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Author Zhan, Q.; Fan, S.; Bae, I.; Guillouf, C.; Liebermann, D.A.; O'Connor, P.M.; Fornace, A.J.J. file  url
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Title Induction of bax by genotoxic stress in human cells correlates with normal p53 status and apoptosis Type Journal Article
Year 1994 Publication Oncogene Abbreviated Journal Oncogene  
Volume 9 Issue 12 Pages 3743-3751  
Keywords Apoptosis/*genetics; Gene Expression Regulation/*drug effects/genetics/radiation effects; *Genes, p53; Humans; Mutagens/*toxicity; Neoplasms/genetics; Proto-Oncogene Proteins/*genetics; Proto-Oncogene Proteins c-bcl-2; Tumor Cells, Cultured; bcl-2-Associated X Protein  
Abstract DNA-damaging agents such as ionizing radiation (IR) activate the tumor suppressor p53 and in some cases can cause apoptosis. M1 cells, which do not express the endogenous tumor suppressor gene p53, undergo apoptosis following activation of a temperature sensitive p53 transgene, where it has been shown that bax, an important mediator of apoptosis, is a p53 target gene (Selvakumaran et al, Oncogene 9, 1791-8, 1994). Since p53 can function as a transcription factor after activation by IR, the genetic response to this stress was examined in a panel of human cells with defined p53 status. Like the p53-regulated gene gadd45, bax was rapidly induced, as measured by increased mRNA levels, in the p53 wt (wild type) human myeloid line ML-1, and it was not induced in cells lacking functional p53. However, unlike other p53-regulated genes, bax was only induced in p53 wt cells in which IR also triggered apoptosis. In the case of bcl2, which opposes bax function, mRNA levels were reduced in ML-1 cells after IR. Thus, bax appears to be an unique p53-regulated gene in that its induction by IR not only requires functional p53 but also requires that the cells be apoptosis “proficient.”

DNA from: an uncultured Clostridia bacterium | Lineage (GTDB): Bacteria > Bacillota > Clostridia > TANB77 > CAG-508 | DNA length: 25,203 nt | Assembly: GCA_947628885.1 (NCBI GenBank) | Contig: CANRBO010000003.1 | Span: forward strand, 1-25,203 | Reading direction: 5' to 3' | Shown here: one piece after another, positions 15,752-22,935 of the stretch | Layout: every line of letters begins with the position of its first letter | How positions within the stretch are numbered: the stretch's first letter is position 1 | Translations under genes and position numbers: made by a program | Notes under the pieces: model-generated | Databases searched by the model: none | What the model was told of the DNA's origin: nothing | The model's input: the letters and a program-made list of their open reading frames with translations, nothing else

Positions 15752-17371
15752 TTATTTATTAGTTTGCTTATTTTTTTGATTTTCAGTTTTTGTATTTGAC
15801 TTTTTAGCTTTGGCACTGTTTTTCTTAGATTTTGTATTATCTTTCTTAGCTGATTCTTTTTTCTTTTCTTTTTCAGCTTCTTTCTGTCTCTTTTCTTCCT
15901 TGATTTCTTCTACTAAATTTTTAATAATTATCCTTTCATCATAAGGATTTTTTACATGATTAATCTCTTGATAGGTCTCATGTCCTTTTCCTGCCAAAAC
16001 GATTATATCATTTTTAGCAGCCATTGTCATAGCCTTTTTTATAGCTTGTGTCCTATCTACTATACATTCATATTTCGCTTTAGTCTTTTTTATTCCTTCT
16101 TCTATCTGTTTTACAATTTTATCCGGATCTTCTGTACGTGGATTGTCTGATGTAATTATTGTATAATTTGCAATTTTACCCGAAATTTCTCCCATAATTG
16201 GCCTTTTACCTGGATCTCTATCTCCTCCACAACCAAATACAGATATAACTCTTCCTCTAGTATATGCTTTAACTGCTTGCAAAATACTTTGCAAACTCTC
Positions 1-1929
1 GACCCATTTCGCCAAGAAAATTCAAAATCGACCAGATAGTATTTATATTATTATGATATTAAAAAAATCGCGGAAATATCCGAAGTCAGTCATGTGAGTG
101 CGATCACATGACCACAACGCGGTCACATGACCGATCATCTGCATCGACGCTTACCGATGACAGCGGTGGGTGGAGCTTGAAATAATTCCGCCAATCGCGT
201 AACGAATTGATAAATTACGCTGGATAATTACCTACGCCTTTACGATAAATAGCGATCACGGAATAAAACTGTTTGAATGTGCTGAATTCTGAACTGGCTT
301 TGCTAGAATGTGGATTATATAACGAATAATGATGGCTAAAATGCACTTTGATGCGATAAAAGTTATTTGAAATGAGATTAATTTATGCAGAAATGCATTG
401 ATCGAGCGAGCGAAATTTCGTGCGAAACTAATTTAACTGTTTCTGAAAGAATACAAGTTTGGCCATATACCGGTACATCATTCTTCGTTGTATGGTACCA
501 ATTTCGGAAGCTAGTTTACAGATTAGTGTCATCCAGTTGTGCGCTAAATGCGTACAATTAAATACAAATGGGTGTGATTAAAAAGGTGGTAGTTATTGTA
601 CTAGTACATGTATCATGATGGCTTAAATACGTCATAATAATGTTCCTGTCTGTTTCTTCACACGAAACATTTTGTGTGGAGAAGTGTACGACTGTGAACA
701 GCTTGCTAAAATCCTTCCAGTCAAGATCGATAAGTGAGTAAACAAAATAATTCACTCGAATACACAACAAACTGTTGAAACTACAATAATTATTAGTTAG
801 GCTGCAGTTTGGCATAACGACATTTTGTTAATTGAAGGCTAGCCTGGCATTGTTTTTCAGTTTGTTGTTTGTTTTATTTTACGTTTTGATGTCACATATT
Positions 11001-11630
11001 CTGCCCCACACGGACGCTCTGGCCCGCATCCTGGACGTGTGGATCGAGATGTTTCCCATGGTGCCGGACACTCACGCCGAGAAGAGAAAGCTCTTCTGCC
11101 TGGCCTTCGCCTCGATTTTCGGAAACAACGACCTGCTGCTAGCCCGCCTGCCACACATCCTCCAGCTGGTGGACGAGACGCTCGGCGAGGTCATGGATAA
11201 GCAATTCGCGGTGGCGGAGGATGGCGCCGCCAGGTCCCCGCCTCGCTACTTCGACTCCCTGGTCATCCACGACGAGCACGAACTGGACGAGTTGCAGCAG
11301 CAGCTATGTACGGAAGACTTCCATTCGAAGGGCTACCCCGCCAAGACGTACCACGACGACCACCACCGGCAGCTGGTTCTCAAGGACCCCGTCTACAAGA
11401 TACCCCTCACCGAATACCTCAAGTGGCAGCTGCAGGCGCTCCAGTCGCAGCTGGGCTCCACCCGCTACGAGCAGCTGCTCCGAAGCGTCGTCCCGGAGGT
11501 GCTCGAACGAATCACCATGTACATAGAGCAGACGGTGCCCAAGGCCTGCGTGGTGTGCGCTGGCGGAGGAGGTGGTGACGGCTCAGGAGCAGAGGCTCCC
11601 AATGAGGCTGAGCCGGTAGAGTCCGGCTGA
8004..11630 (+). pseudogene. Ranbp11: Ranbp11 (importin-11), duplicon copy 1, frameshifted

Call Number Serial 2172  
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